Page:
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Placerita Nature Center Cares for Wild Birds That Fall Prey to Injury

May 28, 1987|DEBRA SORRENTINO LARSON | Sorrentino Larson is a Valencia free-lance writer

A quiet Friday afternoon at the Placerita Canyon Nature Center in Newhall was interrupted by a telephone call from a woman working at Castaic Lake. A lifeguard there had spotted a bloodied baby eagle, and the woman asked if someone would retrieve it and mend its wounds.

Skeptical but still hopeful that the bird was indeed an eagle, Lisa Peach, 25, and Harold Mountan, 27, climbed into their van, even thoughthey would not be permitted to treat the federally protected creature.

Peach returned to the center clutching a towel-wrapped bird in her arms.

"The eagle turned out to be a sea gull," she said, breaking into a grin. "You never know what you're going to get. That's what makes it fun."

She quickly cleaned the bird's broken bones with a Betadyne ointment, then wrapped them in gauze, explaining, "If a bone is exposed and not kept moist, the bone will die in a short period of time."

The raptor (bird of prey) rehabilitation program at the Placerita Canyon Nature Center is one of three such programs in the county. The other two, also run by the Department of Parks and Recreation, are situated at the Whittier Narrows Nature Center in South El Monte and the San Dimas Nature Center in San Dimas.

Peach and Mountan treat injured birds of prey such as hawks, falcons and owls, and return them to their habitats. The center also has a baby songbird program to care for displaced birds such as jays, finches and mockingbirds until they develop feathers and are mature enough to survive independently.

Last year, an estimated 200 injured and immature birds were cared for, and about 85% of those birds were later released, said Kathleen Ritner, supervisor for Placerita Canyon Natural Area Park.

The program, in its third year, is run by Peach, a zoology major at California State Polytechnic University, Pomona. She is a former owl and eagle trainer at Magic Mountain in Valencia and began working at the center as a volunteer when she was 9. Peach is assisted by Mountan, who has a degree in animal physiology from the University of California, San Diego.

The two have treated birds from as far away as Long Beach (house finches), Lake Los Angeles (a raven) and Santa Barbara (an American kestrel, a small falcon). Private parties or state Department of Fish and Game wardens usually bring in such birds.

Peach speculated that the young sea gull may have become entangled in an angler's fishing line or been hit by a boat. After treating the bird with an antibiotic and a steroid, she called Dr. Kim Joyner, one of four veterinarians who donate services to the center.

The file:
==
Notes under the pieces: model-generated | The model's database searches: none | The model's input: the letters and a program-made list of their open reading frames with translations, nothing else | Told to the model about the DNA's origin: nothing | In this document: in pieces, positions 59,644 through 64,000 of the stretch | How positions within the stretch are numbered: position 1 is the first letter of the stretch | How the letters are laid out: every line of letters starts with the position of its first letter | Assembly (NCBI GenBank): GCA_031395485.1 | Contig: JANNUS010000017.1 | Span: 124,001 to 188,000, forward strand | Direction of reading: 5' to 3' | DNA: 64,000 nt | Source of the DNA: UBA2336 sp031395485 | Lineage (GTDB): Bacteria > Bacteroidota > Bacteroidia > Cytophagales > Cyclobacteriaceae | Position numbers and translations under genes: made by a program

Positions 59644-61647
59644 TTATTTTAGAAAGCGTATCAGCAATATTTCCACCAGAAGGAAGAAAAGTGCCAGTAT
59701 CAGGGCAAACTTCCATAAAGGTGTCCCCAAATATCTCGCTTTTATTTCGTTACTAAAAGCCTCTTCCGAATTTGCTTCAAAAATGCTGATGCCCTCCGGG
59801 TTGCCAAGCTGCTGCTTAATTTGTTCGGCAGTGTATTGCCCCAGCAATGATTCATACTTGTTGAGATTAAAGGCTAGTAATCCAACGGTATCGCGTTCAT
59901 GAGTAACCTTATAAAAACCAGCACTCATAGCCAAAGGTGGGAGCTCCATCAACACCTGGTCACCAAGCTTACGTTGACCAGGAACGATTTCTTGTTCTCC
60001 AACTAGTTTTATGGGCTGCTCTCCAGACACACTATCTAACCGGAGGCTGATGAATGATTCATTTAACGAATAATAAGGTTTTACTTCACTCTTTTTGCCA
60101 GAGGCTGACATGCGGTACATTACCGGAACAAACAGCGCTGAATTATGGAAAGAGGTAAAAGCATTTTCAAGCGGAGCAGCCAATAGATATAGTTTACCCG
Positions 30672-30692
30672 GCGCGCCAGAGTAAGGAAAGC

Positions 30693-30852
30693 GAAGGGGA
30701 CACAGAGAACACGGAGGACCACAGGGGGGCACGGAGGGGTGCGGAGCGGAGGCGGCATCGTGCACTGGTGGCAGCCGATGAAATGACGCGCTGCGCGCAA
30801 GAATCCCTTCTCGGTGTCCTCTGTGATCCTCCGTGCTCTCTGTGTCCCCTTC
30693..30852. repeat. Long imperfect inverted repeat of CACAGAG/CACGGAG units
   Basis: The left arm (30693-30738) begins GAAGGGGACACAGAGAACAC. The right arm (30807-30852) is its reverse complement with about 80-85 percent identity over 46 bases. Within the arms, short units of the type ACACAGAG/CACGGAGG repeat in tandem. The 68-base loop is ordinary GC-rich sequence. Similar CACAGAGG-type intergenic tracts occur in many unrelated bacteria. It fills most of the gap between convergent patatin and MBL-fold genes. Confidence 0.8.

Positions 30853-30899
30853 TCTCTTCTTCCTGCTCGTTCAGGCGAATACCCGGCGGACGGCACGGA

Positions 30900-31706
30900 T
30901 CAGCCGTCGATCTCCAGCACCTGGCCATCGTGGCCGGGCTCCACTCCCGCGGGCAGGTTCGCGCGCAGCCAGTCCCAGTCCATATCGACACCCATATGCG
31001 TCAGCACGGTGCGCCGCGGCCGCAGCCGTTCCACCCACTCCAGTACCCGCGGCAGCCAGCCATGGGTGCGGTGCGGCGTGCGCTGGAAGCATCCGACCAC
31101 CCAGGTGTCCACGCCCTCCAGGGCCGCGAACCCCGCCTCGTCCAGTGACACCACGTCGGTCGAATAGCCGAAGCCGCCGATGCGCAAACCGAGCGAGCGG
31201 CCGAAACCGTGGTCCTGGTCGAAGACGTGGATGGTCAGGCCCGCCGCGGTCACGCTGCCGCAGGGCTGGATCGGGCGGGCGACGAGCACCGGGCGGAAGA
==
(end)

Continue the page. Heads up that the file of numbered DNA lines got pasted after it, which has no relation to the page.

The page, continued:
"Usually, the only time we call a vet is if the bird needs to be put to sleep or has a broken bone," said Peach, who under a state license may perform minor surgery. "They always get the really horrid cases."

'Pride and Joy'

Spring is the season for finding baby birds that have been abandoned or fallen from nests, Ritner said. "Yesterday, we got five birds in. Probably this week, we'll get 10 or 15," she said.

Peach's "pride and joy," she says, was an assortment of baby barn owls into whose beaks she had squeezed drops of a mixture of chopped dog food, egg yolks, vitamins and minerals. The tiny birds had been brought in by game wardens.

Another favorite is a red-tailed hawk named Thumper. Pulling out slides, Peach recounted how the hawk came to the nature center in November sporting dark growths over its talons. Since it was unable to capture prey, it weighed only about a pound. Tests showed it had a viral pox. Sheltered and fed a diet of rats and a bird-of-prey chow, the hawk now weighs three pounds and has clean, strong talons.

Another success story is that of Little Shot, a red-tailed hawk found with broken ribs and bullet holes in its chest.

"He had been on the ground for days. His feet were torn up. He was so skinny he could hardly stand," Mountan recalled. After intensive treatment, the bird was released, strong and healthy, a few months ago in the mountains.

"You get the ones through that you can save, but there are some that are so far gone that, no matter what you try, it still doesn't work out," he said.

He recalled treating a young turkey vulture last year that had suffered several broken bones. It did not survive. "Usually, by the time something like a turkey vulture or a hawk is on the ground and somebody can actually catch it and call us to come get it, it's in such bad shape that we may not be able to save it," he said. "Things like songbirds and fledglings, they are pretty easy to catch, but a bird of prey will fight until it drops in its tracks."

Although some who call the center would like to keep birds of prey they find, most bring them in. "It isn't like keeping a parakeet, where you just throw some seeds at it and everything will be all right," Mountan said.

Bird Fed Hamburger

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